Table 1. Solution pH (20 °C)

Enzymatic Hydrolysis

The substrates were hydrolyzed at a glucan loading of 1% (w/v) in a 50 mM citrate buffer solution (pH=4.8) at a cellulase loading of 15 FPU/g glucan and at a β-glucosidase loading of 64 pNPGU/g glucan in 100-mL Erlenmeyer flasks. Sodium azide (0.04%) was added to the mixture to inhibit microbial contamination during hydrolysis. Flasks were shaken in an incubator at 200 rpm for 168 h at 50 °C. At the end of the reaction, the liquid fractions were collected for sugar analysis.

Analytical Methods

The National Renewable Energy Laboratory (NREL) laboratory analysis protocol (LAP) was followed to determine the composition of the biomass. The glucose, xylose, and furfural concentrations were analyzed via high performance liquid chromatography (HPLC) using an Aminex 87H column (Bio-Rad, Hercules, CA).

The composition of the untreated wheat straw used in this study was as follows: glucan, 37.1%; xylan, 19.8%; arabinan, 2.9%; acid-insoluble lignin, 12.8%; acetyl, 2.5%; ash, 5.9%; water extractives, 15.1%; and ethanol extractives, 2.4%.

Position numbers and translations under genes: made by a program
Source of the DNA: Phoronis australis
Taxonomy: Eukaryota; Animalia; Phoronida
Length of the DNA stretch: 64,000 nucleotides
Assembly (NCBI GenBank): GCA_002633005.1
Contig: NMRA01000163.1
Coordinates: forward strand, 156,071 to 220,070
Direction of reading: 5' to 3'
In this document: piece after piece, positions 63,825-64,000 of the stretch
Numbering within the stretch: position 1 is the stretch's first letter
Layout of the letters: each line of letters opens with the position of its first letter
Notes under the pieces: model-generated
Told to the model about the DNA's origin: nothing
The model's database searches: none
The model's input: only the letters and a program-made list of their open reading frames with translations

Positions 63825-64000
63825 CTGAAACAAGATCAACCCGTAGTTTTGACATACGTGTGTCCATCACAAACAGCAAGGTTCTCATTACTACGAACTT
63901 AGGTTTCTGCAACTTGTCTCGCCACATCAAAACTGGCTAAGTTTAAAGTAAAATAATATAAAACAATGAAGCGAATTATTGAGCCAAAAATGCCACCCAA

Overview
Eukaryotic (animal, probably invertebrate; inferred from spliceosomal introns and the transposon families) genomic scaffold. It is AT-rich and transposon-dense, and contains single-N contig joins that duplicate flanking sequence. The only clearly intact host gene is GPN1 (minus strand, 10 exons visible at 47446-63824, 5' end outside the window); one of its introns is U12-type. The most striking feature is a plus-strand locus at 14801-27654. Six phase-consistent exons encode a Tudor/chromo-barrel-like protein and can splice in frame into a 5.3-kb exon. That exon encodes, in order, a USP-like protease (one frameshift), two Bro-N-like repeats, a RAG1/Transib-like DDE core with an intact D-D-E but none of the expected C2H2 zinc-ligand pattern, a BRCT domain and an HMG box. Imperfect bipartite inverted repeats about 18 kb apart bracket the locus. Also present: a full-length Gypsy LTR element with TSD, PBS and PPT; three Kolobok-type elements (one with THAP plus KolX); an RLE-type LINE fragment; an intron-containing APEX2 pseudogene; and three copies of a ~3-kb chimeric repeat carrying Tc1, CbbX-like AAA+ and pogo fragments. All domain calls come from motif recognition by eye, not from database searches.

Glucan/xylan/AIL (acid-insoluble lignin) recovery was defined as:

Glucan/xylan/AIL recovery = (glucan/xylan/AIL determined in pretreated solids) / (glucan/xylan/AIL in untreated biomass) (1)

Glucose/xylose yield for acidic pretreatment was defined as:

Glucose yield = (glucose in enzymatic hydrolysate + glucose in pretreated liquid) ×0.9 / (glucan in untreated biomass) (2)

Xylose yield = (xylose in enzymatic hydrolysate + xylose in pretreated liquid) ×0.88 / (xylan in untreated biomass) (3)

Glucose/xylose yield for alkaline pretreatment was defined as:

Glucose yield = (glucose in enzymatic hydrolysate) ×0.9 / (glucan in raw biomass) (4)

Xylose yield = (xylose in enzymatic hydrolysate) ×0.88 / (xylan in raw biomass) (5)


Compositions of Pretreated Solids

The compositions of the pretreated wheat straw following different chemical pretreatments are listed in Table 2. Compared with those of the untreated wheat straw, following each acidic pretreatment, the glucan and AIL contents of the pretreated solids noticeably increased, while after each alkali pretreatment, the glucan and xylan contents of the pretreated solids increased. Meanwhile, as temperature increased, the contents of xylan decreased and AIL increased. It was noticeable that the changed trend of glucan content as temperature increased was not clear due to the varied removal of xylan and AIL.